11. 11. Structure of the Cell Membrane<br />Outside of cell<br />Carbohydrate<br />chains<br />Proteins<br />Lipid<br /> Bilayer<br />Transport <br />Protein<br />Phospholipids<br />Inside of cell<br /> (cytoplasm)<br />Go to Section:<br />
  12. 12. Evidence of fluid mosaic <br />The most widely accepted membrane model made up until the early 1970s was a three layer protein lipid sandwich, based on the evidence of the electron micrographs in which the outer layers were thought to be proteins and the lighter region within was the lipid.<br />
  13. 13. However, the protein lipid sandwich does not allow the hydrophilic phosphates head to be in contact with water, nor does it allow the hydrophobic amino acids on the outside of the membrane protein to be kept away from water.<br />Experiment showed that there were two types of protein- those that could be dissociated from the membrane quite easily by increasing the ionic strength of the solution.<br />
  14. 14. That could only be removed from the membrane by more drastic action such as adding detergents.<br />This evidence supported the fluid mosaic model where some peripheral proteins are loosely attached on the outside surface of the membrane whilst integral membrane protein are fully embedded within the phospholipids, some even spanning both layers. <br />
  15. 15. Additional evidence for integral membrane protein came from freeze fracture electron microscopy studies<br />Frozen membrane sections were fractured along the weak point between the lipid layers, and the inner fractured surface coated in a heavy metal<br />Scanning electron microscopy, which gives 3D , revealed a smooth mosaic like surface (the lipid tails) interspersed by much larger particles than the integral protein)<br />
  16. 16. Finally, several experiment were carried out using labeled molecules that only attach to other specific molecules. <br />In one experiment plant protein called lectins that bind to polysaccharides were labeled with ferritin (a protein with a core of ferric oxide) which is visible under the electron microscope.<br />
  17. 17. When mixed with membrane samples, the lectins only bound to the outer surface of the membrane, and never to the inner.<br />This showed that membranes are asymmetric ; the outside surface of the membrane is different to the inside, and once again did not support the protein sandwich model, which would be the same on both sides. <br />
  18. 18. Another experiment involved fusing mouse cells with human cells.<br />Before the cell fused a specific membrane protein was labelled in each cell type. <br />
  19. 19. The mouse membrane protein was given a green fluorescent label, and the human membrane protein was given red fluorescent label. Immediately after fusing, the coloured remained in their respective halves, but after 40 min at 37⁰C there was complete intermixing of the protein.<br />
  20. 20. The only way the proteins could have intermixed was to have diffused through the membranes, showing the components were indeed fluid. <br />
  21. 21. Cell membrane<br />Roles of carbohydrate<br />Cell cell recognition- ability of a cell to determine if other cells it encounters are alike or different from it.<br />Cell adhesion- bind with each other, causing adhesion between the cells. This enables cells to orientate and form a tissue.<br />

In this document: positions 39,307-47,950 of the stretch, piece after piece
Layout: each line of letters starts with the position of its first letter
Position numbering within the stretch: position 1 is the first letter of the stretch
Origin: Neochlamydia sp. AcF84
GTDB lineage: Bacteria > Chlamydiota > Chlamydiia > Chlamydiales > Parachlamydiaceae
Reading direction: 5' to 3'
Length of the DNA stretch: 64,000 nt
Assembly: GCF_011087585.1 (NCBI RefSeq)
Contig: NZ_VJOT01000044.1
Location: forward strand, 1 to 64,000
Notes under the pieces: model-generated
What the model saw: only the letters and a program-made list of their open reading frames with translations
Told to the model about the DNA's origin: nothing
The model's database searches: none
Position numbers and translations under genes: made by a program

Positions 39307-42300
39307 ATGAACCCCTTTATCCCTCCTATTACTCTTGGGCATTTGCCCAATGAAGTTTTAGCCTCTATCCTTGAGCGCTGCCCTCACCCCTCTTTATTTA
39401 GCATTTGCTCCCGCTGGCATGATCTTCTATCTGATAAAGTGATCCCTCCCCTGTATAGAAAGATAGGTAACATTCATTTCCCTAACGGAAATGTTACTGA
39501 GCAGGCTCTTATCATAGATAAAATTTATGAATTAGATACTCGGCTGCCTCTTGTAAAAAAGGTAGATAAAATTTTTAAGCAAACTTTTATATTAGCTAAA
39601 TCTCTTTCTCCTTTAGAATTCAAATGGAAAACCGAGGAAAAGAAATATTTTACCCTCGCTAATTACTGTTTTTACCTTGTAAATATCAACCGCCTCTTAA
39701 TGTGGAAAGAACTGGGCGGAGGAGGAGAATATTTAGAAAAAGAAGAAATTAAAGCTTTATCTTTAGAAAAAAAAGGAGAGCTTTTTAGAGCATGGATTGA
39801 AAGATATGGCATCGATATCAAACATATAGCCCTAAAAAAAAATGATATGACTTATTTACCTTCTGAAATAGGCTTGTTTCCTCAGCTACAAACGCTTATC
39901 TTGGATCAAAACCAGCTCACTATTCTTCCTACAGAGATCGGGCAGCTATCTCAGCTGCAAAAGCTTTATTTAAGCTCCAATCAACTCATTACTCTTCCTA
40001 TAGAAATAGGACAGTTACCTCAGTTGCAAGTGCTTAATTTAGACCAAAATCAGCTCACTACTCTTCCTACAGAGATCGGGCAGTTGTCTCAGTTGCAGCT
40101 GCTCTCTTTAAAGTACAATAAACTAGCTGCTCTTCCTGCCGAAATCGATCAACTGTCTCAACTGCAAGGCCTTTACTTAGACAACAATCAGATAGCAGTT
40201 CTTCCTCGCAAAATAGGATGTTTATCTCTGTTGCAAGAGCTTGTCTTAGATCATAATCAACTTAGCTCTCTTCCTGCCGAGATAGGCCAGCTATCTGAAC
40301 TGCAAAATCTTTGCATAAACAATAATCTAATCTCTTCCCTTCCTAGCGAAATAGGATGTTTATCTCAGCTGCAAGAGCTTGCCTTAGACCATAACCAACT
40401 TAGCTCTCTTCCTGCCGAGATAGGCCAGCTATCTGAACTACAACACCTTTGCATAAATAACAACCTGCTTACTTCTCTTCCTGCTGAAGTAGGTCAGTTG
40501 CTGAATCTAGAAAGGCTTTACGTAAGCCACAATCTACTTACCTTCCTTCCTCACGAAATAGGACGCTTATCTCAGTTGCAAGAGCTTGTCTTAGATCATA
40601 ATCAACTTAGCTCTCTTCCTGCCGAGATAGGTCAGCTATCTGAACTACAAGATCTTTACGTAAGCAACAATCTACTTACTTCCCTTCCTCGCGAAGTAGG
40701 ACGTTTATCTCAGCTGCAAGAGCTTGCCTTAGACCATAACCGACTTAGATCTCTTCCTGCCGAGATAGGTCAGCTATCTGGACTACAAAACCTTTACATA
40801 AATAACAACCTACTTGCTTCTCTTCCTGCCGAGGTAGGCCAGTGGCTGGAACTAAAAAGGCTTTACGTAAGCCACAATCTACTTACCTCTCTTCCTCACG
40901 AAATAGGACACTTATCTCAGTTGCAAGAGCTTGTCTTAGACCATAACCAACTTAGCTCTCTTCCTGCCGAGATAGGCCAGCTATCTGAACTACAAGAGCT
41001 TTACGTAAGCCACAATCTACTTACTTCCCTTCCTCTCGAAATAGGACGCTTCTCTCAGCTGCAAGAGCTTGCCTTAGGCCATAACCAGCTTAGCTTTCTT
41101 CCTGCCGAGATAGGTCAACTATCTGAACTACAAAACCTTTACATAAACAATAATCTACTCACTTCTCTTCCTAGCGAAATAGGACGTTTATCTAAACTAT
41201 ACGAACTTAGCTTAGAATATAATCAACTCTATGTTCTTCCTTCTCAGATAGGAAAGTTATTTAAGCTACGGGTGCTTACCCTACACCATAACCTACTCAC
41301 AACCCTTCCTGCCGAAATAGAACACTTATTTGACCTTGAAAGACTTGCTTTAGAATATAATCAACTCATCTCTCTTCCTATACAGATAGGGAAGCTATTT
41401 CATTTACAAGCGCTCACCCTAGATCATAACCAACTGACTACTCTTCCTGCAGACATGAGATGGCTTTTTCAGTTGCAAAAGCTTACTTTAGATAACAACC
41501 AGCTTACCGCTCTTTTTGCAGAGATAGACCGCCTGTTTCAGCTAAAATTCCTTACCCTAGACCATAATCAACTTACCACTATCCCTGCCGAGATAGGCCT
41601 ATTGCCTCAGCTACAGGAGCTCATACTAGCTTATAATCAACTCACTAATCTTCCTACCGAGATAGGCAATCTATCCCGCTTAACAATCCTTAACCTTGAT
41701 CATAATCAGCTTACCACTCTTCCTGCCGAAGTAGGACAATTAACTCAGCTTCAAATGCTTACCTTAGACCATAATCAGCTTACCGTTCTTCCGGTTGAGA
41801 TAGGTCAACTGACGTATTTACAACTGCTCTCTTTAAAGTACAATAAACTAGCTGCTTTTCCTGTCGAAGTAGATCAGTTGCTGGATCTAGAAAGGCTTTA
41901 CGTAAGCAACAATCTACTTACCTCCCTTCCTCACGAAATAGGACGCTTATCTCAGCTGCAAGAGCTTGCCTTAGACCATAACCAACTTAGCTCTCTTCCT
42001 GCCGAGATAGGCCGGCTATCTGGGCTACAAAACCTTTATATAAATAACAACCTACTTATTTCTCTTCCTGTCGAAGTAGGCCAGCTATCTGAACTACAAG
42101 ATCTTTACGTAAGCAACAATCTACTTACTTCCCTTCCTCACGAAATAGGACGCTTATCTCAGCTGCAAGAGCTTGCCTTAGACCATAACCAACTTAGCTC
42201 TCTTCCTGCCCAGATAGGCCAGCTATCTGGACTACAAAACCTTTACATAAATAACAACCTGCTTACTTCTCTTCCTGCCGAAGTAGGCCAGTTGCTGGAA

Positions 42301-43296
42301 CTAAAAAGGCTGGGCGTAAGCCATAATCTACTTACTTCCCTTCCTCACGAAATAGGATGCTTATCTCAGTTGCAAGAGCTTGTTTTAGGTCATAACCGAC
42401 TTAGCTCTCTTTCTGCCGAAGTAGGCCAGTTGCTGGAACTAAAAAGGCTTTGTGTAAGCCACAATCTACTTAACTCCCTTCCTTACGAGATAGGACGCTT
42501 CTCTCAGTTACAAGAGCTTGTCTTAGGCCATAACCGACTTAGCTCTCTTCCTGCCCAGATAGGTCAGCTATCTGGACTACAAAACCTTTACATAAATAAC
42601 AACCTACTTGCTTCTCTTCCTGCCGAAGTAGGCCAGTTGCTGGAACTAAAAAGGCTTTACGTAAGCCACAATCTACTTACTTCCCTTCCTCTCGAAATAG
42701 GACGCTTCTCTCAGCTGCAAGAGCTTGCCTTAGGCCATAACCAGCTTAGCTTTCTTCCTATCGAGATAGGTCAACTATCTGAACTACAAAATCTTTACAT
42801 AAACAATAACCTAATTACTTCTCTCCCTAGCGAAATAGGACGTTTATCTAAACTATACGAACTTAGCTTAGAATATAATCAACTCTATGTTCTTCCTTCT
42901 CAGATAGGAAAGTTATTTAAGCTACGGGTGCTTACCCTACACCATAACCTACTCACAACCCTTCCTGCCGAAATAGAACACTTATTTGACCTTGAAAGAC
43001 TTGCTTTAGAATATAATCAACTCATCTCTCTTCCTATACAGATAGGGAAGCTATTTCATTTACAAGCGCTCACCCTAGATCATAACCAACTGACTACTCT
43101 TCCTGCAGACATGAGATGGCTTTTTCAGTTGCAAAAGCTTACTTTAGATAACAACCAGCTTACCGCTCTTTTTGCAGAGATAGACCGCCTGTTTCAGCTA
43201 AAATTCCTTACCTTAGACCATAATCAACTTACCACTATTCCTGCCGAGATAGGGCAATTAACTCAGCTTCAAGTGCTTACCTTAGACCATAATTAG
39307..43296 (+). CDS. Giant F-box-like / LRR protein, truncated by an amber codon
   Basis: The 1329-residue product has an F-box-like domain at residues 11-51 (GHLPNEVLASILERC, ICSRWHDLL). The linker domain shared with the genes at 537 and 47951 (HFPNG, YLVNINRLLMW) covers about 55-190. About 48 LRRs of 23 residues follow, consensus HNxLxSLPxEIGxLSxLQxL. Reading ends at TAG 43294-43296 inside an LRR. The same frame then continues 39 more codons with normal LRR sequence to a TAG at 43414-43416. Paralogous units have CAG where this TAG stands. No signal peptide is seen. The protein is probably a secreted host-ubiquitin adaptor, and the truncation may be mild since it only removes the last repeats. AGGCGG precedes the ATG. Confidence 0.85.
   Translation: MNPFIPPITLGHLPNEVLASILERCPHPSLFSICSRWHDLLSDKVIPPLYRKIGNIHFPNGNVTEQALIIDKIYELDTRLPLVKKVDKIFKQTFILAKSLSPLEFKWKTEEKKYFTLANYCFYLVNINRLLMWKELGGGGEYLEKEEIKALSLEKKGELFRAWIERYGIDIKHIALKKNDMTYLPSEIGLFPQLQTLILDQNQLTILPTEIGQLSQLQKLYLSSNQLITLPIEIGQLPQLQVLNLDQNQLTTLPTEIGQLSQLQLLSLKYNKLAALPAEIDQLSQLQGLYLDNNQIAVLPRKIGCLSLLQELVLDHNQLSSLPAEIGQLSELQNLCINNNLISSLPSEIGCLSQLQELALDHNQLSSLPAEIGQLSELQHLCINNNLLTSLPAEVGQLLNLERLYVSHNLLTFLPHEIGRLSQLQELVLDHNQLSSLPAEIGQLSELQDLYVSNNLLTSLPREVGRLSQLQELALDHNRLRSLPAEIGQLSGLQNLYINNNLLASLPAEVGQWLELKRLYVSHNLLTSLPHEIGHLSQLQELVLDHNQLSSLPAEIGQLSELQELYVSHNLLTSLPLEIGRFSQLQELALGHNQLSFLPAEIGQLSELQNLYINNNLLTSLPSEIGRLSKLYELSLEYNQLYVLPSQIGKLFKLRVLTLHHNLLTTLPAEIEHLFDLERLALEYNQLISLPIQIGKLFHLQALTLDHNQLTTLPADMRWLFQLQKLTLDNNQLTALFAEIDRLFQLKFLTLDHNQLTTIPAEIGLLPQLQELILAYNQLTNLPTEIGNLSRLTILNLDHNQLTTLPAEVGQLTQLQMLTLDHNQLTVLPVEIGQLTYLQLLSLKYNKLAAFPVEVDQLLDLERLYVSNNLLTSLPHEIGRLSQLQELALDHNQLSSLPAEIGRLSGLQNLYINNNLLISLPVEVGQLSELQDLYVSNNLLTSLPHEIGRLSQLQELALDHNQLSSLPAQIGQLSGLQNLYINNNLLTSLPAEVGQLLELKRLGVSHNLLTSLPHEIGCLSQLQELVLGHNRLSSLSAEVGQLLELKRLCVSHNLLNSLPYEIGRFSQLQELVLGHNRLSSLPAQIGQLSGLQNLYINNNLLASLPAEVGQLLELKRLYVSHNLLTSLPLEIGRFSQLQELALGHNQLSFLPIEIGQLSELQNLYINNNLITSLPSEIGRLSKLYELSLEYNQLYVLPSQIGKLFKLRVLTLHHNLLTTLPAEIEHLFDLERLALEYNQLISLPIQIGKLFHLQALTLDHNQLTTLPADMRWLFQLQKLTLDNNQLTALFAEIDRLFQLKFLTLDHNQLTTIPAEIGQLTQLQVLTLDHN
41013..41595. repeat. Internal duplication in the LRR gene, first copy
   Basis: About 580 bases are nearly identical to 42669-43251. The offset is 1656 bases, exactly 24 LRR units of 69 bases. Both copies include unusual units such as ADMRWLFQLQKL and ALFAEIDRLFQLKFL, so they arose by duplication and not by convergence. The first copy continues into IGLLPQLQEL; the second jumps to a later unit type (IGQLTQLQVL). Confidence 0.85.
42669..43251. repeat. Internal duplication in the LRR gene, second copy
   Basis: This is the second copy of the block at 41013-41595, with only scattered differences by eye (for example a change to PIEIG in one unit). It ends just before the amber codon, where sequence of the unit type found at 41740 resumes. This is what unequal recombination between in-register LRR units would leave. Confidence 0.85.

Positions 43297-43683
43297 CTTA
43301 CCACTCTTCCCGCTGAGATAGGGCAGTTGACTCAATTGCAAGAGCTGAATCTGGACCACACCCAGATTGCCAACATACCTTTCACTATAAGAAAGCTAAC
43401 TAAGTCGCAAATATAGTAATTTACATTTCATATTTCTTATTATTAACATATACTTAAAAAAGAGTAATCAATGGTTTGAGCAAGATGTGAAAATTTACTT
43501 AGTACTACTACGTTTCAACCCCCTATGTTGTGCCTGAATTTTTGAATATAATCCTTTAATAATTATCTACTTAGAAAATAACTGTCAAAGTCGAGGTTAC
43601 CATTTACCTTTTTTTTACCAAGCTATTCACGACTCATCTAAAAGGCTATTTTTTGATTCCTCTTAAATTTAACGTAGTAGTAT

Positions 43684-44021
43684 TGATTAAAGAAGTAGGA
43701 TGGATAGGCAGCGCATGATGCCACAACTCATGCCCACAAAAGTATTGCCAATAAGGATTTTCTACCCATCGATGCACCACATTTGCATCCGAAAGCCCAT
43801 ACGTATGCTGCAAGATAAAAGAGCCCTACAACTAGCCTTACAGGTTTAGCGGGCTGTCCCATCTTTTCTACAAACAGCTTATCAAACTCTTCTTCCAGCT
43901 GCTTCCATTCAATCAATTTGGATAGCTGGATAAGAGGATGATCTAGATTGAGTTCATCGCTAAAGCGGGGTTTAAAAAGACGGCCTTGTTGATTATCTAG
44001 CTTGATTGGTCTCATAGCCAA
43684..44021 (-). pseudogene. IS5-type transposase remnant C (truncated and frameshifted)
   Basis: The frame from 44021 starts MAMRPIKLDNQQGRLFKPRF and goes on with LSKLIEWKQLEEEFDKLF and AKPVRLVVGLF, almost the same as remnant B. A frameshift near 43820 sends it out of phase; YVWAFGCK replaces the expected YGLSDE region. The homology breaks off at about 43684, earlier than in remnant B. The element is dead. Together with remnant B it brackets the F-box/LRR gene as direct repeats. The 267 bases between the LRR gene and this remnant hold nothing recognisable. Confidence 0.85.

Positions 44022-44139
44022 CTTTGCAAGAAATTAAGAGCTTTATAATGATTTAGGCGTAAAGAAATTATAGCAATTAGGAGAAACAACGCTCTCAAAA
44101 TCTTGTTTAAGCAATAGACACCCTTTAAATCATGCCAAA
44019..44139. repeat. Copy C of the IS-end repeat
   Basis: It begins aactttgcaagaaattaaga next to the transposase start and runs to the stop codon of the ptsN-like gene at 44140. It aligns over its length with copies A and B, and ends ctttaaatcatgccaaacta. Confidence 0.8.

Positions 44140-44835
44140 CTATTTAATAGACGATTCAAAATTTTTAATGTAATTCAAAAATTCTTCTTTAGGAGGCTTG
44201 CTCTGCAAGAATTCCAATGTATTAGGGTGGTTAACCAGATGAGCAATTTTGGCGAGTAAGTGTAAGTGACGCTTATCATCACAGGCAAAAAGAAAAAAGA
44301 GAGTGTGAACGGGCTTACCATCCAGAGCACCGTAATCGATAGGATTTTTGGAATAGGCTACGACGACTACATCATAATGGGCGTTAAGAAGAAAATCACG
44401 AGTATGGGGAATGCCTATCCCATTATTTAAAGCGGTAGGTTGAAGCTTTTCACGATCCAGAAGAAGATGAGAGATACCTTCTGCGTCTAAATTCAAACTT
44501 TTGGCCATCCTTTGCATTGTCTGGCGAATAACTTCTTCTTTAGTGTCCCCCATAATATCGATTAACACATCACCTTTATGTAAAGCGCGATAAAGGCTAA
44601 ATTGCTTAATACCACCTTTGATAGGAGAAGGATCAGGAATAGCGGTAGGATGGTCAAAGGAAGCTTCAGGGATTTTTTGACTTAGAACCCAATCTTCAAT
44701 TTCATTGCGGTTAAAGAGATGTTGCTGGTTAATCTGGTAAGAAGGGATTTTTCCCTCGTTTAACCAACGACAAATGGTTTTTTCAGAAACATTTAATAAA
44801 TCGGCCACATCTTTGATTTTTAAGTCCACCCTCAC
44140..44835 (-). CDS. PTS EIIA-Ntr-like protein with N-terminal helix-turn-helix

22. 22. LIPID<br />Cholesterol- increasing the fluidity of cell membranes, by disrupting the close and orderly packing of phospholipids molecules in cell membrane.<br />
  23. 23. PROTEIN<br />Protein are required to facilitate diffusion, osmosis and active transport<br />Facilitated diffusion and osmosis; where the protein span the cell surface membrane and form a hydrophilic channel/ carrier that is specific for particular molecule<br />Active transport where the protein able to hydrolyse ATP as an energy source to pump substances across cell membrane<br />Membrane protein may function as receptor sites. Receptor protein has a binding site for a hormone; such as insulin to allow external signal to trigger/ initiate reactions within cell.<br />
  24. 24. *EXPLAIN WHY THE CELL MEMBRANE IS DESCRIBED AS HAVING A LFUID MOSAIC STRUCTURE (2m)<br />It is a fluid because the phospholipids move around the membrane <br />And it is mosaic because the membrane contain different size and shape of protein; pattern looks like tiles of mosaic.s protein/ glycoprotiens<br />
  25. 25. The more phospholipids containing unsaturated fatty acids there are present in the membrane, the more fluid it is.<br />The kinks in the hydrocarbon tails of the unsaturated phospholipids prevent them from packing closely together, so more movement is possible. Cholesterol reduces the fluidity of the membrane by preventing movement of the phospholipids. <br />
  26. 26. ENDOCYTOSIS- materials are taken into the cell<br />This is subdivide based in the type and size of material being transported.<br />Occurs mainly in animal cells, as plants have rigid cell walls<br />Mechanism; the cell forms pseudopodia that engulf macromolecules- the pseudopodia fuse, and the membrane pinches off, forming an internal vesicle-the vesicle fuses with the lysosomes-release<br />